About the book:
“The Hunters,” the second novella, is narrated by an American academic spending a summer in London who grows obsessed by the neighbors downstairs. Ridley Wandor, a plump and insipid caretaker of the elderly, lives with her ever-unseen mother and a horde of pet rabbits she calls “the hunters.” While the narrator researches a book about death, all of Ridley Wandor’s patients are dying. Loneliness breeds an active imagination. Is having such an imagination always destructive? Or can it be strong enough to create a new reality?
Far-flung settings and universal themes give a sweeping appeal to Claire Messud’s work.
About the author:
Claire Messud, born in 1966, was educated at Yale and Cambridge. Her first novel, When the World Was Steady, was a finalist for the PEN/Faulkner Award in 1996. Her second novel, The Last Life, received widespread positive critical attention, and has been translated into seven languages. She lives in Northampton, Massachusetts.
Discussion Questions for The Hunters:
Q. What might explain the narrator’s being drawn to “the suggestion of society, without its actual impingement” and the narrator’s admitted “carefully controlled existence”? Why does the narrator feel invisible? What are the causes and consequences of this sense of invisibility? At the same time, why has the narrator selected this flat in what Richard Copley later calls “a voyeur’s paradise”?
Q. What are the roles and consequences of loneliness, isolation and seclusion, and dislocation in “The Hunters”? Are these conditions chosen by the characters, and if so, why; or are they imposed upon the characters, and if so, from what source?
Q. Why is Ridley Wandor’s very existence, from their first meeting, “irredeemable, heinous, utterly unpardonable” for the narrator? Why is the narrator’s one wish that “she would not be,” and what are the implications and the consequences of that wish?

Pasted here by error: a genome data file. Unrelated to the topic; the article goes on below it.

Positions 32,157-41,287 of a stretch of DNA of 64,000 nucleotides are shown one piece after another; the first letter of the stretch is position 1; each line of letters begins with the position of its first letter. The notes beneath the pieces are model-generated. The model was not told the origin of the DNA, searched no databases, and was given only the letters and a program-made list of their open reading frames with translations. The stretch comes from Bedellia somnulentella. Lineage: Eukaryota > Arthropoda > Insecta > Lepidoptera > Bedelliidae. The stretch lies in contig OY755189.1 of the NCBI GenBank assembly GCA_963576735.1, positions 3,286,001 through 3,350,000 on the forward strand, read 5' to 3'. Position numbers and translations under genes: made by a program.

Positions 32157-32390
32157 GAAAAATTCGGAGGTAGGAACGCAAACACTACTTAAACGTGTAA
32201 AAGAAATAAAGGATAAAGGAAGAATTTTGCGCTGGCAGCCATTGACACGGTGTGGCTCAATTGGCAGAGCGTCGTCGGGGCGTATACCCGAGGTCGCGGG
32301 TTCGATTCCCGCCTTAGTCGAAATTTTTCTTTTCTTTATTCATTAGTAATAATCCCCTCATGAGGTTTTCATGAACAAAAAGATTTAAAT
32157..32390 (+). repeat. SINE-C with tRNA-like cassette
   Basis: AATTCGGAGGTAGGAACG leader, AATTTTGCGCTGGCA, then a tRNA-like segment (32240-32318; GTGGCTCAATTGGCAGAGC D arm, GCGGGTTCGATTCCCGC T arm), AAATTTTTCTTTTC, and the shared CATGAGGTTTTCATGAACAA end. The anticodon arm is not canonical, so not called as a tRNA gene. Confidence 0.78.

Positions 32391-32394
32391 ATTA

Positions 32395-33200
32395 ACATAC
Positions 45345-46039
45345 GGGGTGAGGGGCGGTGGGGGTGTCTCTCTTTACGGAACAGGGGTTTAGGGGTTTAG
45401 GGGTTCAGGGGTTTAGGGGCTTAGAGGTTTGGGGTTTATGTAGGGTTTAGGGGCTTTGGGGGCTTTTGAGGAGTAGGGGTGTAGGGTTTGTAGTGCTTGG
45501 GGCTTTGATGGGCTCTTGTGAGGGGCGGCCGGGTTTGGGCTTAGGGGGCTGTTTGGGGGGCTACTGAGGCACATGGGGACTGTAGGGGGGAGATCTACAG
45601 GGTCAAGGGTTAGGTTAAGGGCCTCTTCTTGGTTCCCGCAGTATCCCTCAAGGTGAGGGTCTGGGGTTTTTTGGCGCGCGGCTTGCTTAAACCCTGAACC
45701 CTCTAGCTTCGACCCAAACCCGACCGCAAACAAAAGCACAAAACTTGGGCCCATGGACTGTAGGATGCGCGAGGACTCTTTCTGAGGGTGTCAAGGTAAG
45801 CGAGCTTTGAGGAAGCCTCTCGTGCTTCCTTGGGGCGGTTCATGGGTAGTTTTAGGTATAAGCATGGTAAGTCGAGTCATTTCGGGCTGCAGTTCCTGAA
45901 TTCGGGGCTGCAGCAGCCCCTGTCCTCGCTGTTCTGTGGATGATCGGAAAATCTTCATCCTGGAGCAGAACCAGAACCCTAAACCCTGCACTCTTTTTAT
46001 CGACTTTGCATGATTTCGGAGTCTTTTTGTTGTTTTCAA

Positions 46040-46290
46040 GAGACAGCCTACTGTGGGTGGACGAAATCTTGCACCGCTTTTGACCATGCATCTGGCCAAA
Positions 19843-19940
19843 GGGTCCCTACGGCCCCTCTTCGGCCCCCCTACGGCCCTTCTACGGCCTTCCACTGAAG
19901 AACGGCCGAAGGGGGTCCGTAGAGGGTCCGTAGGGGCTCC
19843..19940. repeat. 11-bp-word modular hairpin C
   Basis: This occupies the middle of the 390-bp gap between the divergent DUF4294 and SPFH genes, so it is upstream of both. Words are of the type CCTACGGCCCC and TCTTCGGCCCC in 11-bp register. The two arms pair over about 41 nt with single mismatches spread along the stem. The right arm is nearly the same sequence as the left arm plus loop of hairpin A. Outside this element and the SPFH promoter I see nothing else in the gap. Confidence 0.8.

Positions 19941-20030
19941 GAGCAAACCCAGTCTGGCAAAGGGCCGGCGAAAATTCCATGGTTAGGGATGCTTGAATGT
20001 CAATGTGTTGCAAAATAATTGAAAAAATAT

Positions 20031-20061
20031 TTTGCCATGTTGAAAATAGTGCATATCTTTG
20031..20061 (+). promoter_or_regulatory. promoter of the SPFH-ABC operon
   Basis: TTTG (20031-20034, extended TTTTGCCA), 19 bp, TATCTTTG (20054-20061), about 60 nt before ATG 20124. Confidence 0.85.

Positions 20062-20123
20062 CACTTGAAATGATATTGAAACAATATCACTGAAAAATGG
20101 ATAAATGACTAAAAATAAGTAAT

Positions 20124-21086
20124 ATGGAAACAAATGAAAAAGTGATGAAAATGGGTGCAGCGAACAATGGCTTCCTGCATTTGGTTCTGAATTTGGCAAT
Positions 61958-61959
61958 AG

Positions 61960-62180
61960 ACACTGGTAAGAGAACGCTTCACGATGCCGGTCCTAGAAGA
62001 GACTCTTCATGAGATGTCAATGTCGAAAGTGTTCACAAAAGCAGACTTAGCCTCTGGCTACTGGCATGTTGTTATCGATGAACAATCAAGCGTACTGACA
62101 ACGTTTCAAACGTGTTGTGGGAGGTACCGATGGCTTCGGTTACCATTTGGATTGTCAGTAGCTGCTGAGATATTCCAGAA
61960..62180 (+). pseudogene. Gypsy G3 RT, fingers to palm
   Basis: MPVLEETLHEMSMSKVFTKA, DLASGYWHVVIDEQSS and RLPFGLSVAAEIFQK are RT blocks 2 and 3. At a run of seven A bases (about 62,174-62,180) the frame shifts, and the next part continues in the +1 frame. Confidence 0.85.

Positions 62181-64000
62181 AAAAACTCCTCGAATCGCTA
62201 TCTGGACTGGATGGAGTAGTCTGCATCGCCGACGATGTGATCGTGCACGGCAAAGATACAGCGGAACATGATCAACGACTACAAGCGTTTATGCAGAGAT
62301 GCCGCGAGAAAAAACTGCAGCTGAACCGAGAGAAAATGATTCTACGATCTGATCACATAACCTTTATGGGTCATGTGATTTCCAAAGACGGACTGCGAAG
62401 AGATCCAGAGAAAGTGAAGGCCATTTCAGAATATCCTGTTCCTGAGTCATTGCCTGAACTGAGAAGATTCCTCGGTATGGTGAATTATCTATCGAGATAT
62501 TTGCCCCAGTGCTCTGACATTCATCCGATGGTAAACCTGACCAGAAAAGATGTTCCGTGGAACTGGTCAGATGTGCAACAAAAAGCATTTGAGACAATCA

Q. Who or what are “the hunters,” and who or what are the hunted? What variations of the two conditions occur? What transformations from hunted to hunter and vice versa occur?
Q. “It was difficult to think of her life as anything but a story,” comments the narrator, referring to the discovery of the facts of Ridley Wandor’s “story.” In what ways does that statement indicate the nature and extent of the narrator’s understanding of self and others? What might be the dangers of thinking of anyone’s life, including one’s own, as “anything but a story”? What might be the relationship between any life and the story of that life?
Q. Why is the narrator unable, even when recognizing “the true agony of Ridley Wandor’s days,” to “believe in the sorrows of others”? Why does the narrator persist in feeling “my sorrows to be by far the greatest, my wounds the source of the only real blood”? What does it take for the narrator and for each of us to accurately perceive and empathize with the sorrows of others?
Q. If, as the narrator repeatedly states, “I’m guilty,” guilty of what? To what extent might the narrator’s guilt be a guilt shared by/with all of us?